Speech errors encountered in English debate competition

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Debate was chosen as a teaching learning approach for enhancing speaking skills in English learners because it requires students to communicate with one another. Without referring to the text, they clash in English, both openly and informally. Debate provides an excellent opportunity to hone one's public speaking skills. The English debate is one of the competitions designed to assist students improve their public speaking skills. English debate necessitates thorough grasp of the language as well as proficiency in delivery and presentation. The purpose of this study was to investigate the types and frequency of speech errors committed by participants in an English debating competition. This is a qualitative descriptive study. This study included 12 participants: six from the Gonzaga competition and the other six from the SETARA competition. As research instruments, observations, analyses, and reports were used. The Clark and Clark theory of speech faults was applied in the study. The researchers discovered 860 data containing speech errors, with the following error types showing the highest to lowest frequency of occurrence: filled pause 34,61%, silent pause 25,00%, repeats 17,09%, retraced false start 11,16%, slip of the tongue 3,84%, unretracted false start 3,14%, stutters 3,26%, interjections 1,16%, and correction 0,07%. Based on the data analysis, the researchers find that practically all participants made mistakes throughout their speeches. The cognitive, psychological, and social factors that cause speakers to make errors in their speech were also identified as origins of those errors. The cognitive explanations concern pupils' knowledge and memory, such as vocabulary and grammatical expertise. Certain psychological factors, such as anxiousness and fear, are also taken into account when speakers (participants) make mistakes in their speech. Furthermore, social interactions, such as interpersonal encounters with individuals in the region, are viewed as one of the causes of English debate contestants' speech problems. Other academics are urged to conduct research on other speech faults in the future in order to get more knowledge in the same field of study.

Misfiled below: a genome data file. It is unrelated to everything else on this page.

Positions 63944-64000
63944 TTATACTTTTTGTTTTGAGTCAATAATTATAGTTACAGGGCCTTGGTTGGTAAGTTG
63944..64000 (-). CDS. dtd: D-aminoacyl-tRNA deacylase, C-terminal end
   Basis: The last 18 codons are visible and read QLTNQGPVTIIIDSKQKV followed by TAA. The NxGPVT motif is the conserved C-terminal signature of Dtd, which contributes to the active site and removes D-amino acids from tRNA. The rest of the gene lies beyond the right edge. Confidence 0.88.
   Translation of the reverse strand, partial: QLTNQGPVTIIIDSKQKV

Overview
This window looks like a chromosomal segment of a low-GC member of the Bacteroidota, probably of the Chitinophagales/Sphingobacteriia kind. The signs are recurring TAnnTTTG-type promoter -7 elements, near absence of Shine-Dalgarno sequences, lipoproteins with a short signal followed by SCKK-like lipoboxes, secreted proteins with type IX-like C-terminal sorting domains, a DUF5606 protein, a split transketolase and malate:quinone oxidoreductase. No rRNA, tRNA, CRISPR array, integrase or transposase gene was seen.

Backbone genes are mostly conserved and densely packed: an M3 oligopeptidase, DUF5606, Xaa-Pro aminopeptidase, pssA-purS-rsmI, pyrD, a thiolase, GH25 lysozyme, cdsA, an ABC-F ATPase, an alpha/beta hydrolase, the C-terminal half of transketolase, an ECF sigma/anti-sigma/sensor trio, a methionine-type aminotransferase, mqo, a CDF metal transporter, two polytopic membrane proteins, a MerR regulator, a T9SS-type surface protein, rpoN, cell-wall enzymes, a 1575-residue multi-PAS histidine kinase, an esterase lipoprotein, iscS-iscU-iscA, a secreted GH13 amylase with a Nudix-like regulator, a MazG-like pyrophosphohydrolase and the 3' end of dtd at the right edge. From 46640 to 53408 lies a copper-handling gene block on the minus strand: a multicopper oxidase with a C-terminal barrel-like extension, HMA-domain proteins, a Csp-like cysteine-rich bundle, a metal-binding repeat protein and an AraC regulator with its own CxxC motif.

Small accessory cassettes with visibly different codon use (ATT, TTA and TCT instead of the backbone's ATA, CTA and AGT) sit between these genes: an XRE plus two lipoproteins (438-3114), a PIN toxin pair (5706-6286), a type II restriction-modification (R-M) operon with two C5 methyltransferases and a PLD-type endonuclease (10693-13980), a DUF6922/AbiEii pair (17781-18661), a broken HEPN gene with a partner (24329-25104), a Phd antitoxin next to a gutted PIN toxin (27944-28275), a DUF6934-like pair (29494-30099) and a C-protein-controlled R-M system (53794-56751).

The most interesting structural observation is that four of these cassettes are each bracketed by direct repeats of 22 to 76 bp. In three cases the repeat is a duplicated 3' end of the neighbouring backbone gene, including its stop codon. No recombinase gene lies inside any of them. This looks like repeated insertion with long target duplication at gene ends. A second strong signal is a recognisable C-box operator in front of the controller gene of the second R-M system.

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Language plays a crucial role in communication. Language facilitates our interactions with others and aids in our comprehension of the world around us. Through indirect communication, the speaker conveys an idea, information, feeling, criticism, and suggestions. Before the speaker makes his or her speech in communication, according to (Levelt, 1989 in Carroll, 2008) several steps of production speech, namely; conceptualization, formulation, articulation, and self-monitoring. In fact, almost every speaker makes a mistake, and some speakers fail to convey the right message. A speaker who is a young or old cannot be completely aware when forming sentences (Utami & Malihah, 2018). Speakers are more likely to forget parts of what they are going to say when they are speaking in front of a large audience.